Two major food groups
  |  First Published: May 2004

THIS is when we get our biggest southern calamari squid.

They move into the harbour from the close reefs and ocean rocks to spawn and nearly all the big ones (up to 1.5kg) will have eggs. Curiously, some of the big ones have both egg and milt sacs, which raises the question as to what sex they are.

You will nearly always find the big ones in pairs so keep an eye on the water behind a big squid as you bring it to the boat – its partner will often follow it in. If this doesn’t happen, make sure that you throw your jig back to the exact same position where you caught the last one.

These could be territorial because I have never caught more than two big ones from one anchor point. If you want big kings or jew, don’t be scared to put one of these whoppers out live. They might look too big for a live bait but I can assure you that a 10kg king will have no problem swallowing a 1kg squid.

We also have large swarms of mullet congregating in the lower Harbour at the moment. They are also getting ready to spawn along the coast. This month they will move back up the rivers, drawing the jewfish and bigger kings along with them.

When you combine these two major food sources with the fact that fish are now concentrating on putting on some fat for the cold water just round the corner, it is fair to assume that now is the time to be targeting big fish.

Big kings have already started to show and we have taken a few to 10kg in the lower reaches. The obvious spots to look for them are the deep locations around structure. From my experience, kings and jew don’t like to be in the same spot at the same time, although they do like the same type of habitat.

I’ve had a run of jew replaced by a run of kings on more than one occasion, with very little cross-over (that is, jew are replaced very quickly by kings). There’s probably a territorial battle going on down there and I’d put my money on the kings.

The exception to this is in areas that are used as feeding grounds only, rather than holding grounds where you will find kings by day and jew at night. These feeding grounds are usually in shallower water (three to six metres) then you would traditionally target holding fish. This will work best either very early morning or late arvo (kings) or night (jew) and will usually have kelp beds nearby.

Holding spots will be deep (six to 10 metres) and have some structure, preferably with shade (buoys, jetties, bridges or rock ledges) and some current.

Some Harbour holding spots for big fish include : Inner North Head, Neilson Park, the mouth of Rose Bay, particularly around Shark Island (note that most of this area is a no-anchor zone and suitable for drifting only in reasonable weather ), inner South Head, the Wedding Cakes and Seaforth, VB Reef and Pickering Point in Middle Harbour. These are spots that you would typically fish through the day.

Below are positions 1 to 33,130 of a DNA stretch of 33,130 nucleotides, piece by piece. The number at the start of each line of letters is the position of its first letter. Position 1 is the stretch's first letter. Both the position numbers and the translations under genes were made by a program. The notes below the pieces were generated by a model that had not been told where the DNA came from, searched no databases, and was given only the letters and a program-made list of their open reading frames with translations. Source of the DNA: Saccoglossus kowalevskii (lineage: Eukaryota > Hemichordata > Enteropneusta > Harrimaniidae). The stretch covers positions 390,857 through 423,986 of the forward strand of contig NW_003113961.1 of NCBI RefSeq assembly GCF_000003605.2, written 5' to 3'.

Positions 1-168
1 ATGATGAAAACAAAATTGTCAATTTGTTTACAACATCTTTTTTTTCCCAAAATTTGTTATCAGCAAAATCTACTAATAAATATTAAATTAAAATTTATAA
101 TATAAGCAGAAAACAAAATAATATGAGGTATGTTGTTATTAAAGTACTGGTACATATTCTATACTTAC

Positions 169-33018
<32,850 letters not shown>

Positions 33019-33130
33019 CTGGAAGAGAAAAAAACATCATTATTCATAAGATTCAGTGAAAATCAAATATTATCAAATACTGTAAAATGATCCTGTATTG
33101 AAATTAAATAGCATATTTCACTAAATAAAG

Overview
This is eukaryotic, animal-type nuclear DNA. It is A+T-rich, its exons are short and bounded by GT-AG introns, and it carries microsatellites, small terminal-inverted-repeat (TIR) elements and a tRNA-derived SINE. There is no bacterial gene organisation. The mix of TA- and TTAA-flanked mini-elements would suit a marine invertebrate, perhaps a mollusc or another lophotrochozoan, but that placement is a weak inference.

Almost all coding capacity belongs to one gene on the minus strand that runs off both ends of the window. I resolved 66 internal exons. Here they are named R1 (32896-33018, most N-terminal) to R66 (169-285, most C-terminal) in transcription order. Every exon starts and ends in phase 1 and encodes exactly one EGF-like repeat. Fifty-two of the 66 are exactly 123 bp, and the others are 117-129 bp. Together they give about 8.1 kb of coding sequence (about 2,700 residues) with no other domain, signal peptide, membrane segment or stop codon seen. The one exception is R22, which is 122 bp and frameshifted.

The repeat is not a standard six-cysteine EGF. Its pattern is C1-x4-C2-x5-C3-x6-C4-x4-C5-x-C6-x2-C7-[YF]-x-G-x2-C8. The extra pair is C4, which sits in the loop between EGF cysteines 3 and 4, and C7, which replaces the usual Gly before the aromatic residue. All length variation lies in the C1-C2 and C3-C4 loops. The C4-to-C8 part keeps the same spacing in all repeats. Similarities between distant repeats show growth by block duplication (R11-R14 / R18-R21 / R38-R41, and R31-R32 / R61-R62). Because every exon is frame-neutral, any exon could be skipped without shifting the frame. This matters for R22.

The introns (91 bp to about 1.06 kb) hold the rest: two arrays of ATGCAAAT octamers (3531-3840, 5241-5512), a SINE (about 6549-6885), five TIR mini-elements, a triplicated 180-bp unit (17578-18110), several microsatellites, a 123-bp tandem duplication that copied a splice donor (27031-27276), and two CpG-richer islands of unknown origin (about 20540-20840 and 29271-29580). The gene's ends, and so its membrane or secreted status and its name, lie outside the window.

Feeding spots include; Middle Head, Fairlight, Sow and Pigs, Washaway Beach, Obelisk Beach and Quarantine. These are good early-morning, late-arvo and night spots.

Of course, this is only a general rule and other factors might come into play. A feeding ground might fire up at midday if the scenario of a high pressure system, high tide and peak feeding period (on the Maori or Solunar charts) coincide.

In simplest terms, if fish decide to go on the feed at any time, there’s a fair bet they will head to feeding grounds. But generally, early morning late arvo are peak feeding periods for most fish and jew will feed in these same low light periods as well as after dark.

On other fronts, some of the surface fish that have been absent for a while have made a comeback. Salmon and bonito are working along North Head in the early mornings, as are tailor along Washaway. They are not obvious on the surface and are responding to trolled minnows. I’ve been doing well on Storm Junior Thunderstiks in gold and silver chrome.

Its been at least eight years since I’ve seen Watson’s leaping bonito in the Harbour but they have showed up recently in good numbers. Don’t let the name fool you, they don’t leap when hooked, or when feeding, any more than a normal bonito does. I think Watson was using a bit of poetic licence when he named them.

They do look different from normal bonito in that they have spots on their topsides where bonito have stripes. They are also a bright green on top where normal bonito are deep blue. Their flesh is deep red, more like a striped tuna’s, where ordinary bonito flesh is grey/pink.

Another sub- tropical ring-in that has showed up lately is the spangled emperor. I’ve heard half a dozen different reports of them but the two that I can confirm are a 2kg specimen that Alex Bellissimo caught off Middle Head and one I saw a young fella with back at Roseville ramp. He picked up that one at Balmoral on a small soft plastic lure.

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